I absolutely loved this book. It was everything I needed: friendship, nostalgia, and pure indulgence. Three people are thrown together in a split second and what follows is a tale of new friendships in both Oxford and Lake Como in Italy (which  is a place I have been to and it brought back wonderful memories). Warm, engaging, and like meeting up with old friends every time I picked it up, so much so I didn’t want it to end.



So there it is – my list of favourite books this year. There are lots more that I thoroughly enjoyed but these get my vote for being in the right place at the right time and wowing me, soothing me and inspiring me.

Have you read any of these books and if so, what did you think? What are your favourite books of 2016?

Finally, wishing you all a wonderful, happy, healthy 2017 filled with books and more books!




I’m on Facebook!

Earlier this year, I finally dragged myself into the 21st century (after much nagging from family and friends about my absense) and joined Facebook.

Now I’ve gone one step further and have set up a page for The Book Whisperer (I know – get me!)

So, please stop by and “like” my page and chat etc – would love to see you all there 🙂


Link to my page


Day 17 – A book with the best evil character

Exit stage left please…

Who doesn’t love a book with an evil character? Mwaaaaahahahahahahaaaaaa! I adore books with characters so devious or dastardly that you can almost hear the swish of the curtain as they exit stage (or page, in this case).

My “almost-made-it” for this challenge was Count Fosco from The Woman in White by Wilkie Collins. Rotund and with a fondness for brightly coloured waistcoats and pet mice, Count Fosco (despite seeming likeable for much of the book) is an evil genius and the brains behind the plot in this book (I can’t give away any more than that incase you haven’t read it yet – and if not why not???? ;))

However, despite it being a closely fought final, I have decided to go with Kathryn Stockett’s The Help and the brilliantly nasty Hilly Holbrook  as my winner. What makes her my number one candidate for most evil character is the fact that on the surface she is quite normal – she is a mother, a wife, has a lovely home, attends church and organises most of the towns charity events. You don’t have to scratch the surface very hard, though, to realise that all is not what it seems. Cross Hilly at your peril! Hilly Holbrook is a bigotted and spiteful woman who will think nothing of seeing to it that others are fired from their jobs, sent to jail and have you run out of town (and all without barely lifting a finger herself).

Hilly is no moustache-twirling villain, but she is one of the best bitches I have ever read!

If you haven’t read my interview with Kathryn Stockett you can see it here too.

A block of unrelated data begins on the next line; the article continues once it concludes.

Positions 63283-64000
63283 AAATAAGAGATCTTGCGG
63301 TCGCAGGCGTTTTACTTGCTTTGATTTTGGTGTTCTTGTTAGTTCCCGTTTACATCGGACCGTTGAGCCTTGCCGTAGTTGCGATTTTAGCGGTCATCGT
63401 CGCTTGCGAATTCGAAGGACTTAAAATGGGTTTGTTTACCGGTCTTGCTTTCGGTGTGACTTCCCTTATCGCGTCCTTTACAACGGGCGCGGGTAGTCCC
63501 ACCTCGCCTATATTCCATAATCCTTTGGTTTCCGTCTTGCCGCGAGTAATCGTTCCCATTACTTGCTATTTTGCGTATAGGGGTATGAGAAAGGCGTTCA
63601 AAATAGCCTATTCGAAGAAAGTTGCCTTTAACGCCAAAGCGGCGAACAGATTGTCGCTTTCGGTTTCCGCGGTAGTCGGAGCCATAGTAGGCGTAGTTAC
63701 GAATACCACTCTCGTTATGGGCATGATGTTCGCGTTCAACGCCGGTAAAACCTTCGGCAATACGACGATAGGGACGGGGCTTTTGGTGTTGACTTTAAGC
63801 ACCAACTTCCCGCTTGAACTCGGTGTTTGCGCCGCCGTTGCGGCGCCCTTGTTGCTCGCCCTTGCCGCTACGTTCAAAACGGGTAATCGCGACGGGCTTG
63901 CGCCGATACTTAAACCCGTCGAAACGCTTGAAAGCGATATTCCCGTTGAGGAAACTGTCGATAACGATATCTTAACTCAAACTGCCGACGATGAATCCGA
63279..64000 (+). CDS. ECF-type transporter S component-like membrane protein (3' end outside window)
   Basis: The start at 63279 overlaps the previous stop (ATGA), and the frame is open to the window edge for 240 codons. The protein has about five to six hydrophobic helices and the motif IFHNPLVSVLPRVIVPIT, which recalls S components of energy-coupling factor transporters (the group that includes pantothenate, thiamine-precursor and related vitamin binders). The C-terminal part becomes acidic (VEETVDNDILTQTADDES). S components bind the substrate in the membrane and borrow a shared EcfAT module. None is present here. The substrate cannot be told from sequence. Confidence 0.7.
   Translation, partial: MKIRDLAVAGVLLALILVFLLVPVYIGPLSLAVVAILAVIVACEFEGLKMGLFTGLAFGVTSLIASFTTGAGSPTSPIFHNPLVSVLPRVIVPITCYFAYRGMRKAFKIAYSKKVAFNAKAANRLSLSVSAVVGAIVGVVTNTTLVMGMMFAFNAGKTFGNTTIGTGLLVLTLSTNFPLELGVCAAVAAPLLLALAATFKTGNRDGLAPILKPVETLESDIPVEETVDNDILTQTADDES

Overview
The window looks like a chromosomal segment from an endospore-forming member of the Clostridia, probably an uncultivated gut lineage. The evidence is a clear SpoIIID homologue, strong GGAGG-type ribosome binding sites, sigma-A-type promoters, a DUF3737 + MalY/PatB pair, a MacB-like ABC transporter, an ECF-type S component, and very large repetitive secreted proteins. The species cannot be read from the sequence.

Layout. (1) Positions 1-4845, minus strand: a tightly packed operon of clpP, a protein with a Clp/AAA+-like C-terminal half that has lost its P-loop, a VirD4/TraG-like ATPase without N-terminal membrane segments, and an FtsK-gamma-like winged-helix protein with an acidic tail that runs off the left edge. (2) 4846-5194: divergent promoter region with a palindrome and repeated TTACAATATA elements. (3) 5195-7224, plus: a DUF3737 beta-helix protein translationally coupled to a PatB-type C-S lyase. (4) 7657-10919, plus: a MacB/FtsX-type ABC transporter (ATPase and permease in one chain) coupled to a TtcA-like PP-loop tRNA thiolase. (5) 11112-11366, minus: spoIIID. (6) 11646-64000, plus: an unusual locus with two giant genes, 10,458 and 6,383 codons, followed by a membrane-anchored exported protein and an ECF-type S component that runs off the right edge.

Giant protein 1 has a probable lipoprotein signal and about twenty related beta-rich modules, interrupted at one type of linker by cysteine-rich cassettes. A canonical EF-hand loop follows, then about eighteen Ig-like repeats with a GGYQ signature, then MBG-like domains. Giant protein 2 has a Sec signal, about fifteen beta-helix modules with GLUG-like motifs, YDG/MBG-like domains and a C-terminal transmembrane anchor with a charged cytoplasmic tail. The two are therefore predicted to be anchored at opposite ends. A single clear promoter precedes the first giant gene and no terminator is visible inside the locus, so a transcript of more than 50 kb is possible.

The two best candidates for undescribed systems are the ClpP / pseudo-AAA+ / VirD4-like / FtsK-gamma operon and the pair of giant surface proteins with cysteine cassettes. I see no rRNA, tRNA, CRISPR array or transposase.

Which are your favourite evil characters? Who else should I be reading about?


Day 14 – A favourite 19th century novel

                      Reader, I love this book…

I love Victorian novels, although for years I was afraid of them. After reading (and hating) Great Expectations in school I was put off reading any more for another 20 years until on a whim I decided to give GE another go to see if I still felt the same….and I loved it! Shortly after that I picked up Jane Eyre and I was blown away from the first page: it is a thriller, a romance, it is gothic, had wit and warmth and there was not a single moment in the book that I wasn’t enraptured. I had no idea that 19th century literature could be so wonderful.

Jane Eyre is a fantastic character and I had more than a few laugh-out-loud moments with her. My favourite being when the school governer tell her she is naughty and asks how she can stop being burned in the pits of hell to which she replies “I must keep in good health, and not die.” Genius! Jane is a wonderful character and it was a pleasure to spend time in her company. This is a book that I love so much that I have about 6 different copies of the book and I visit the Bronte Parsonage (only an hours drive from my house) about twice a year now.



  Which books from this century do you love?


Day 11 – A book that made me cry

  It’s my party and I’ll cry if I want to…

I have a confession to make: I cry at adverts (I’m talking about ones that are about animal rescue or child abuse, not shake ‘n vac or oven chips!). It’s harder to make me cry at a book, however, but when one does make me cry it’s because the author has made me care. There are a few books that have made me wipe a tear from the corner of my eye, but only the odd one that has made me openly weep. One that almost made this post was My Sister’s Keeper by Jodi Picoult. I remember reading this on a sunlounger at a villa we stayed at in Gozo (an island belonging to Malta); this was the first Picoult I had read so I wasn’t familiar with her style of throwing a twist in at the end of the book at that time. What happened in the epilogue took me by such surprise that it completely threw me – I had come to care about the characters so much and I hadn’t seen the ending coming at all 😦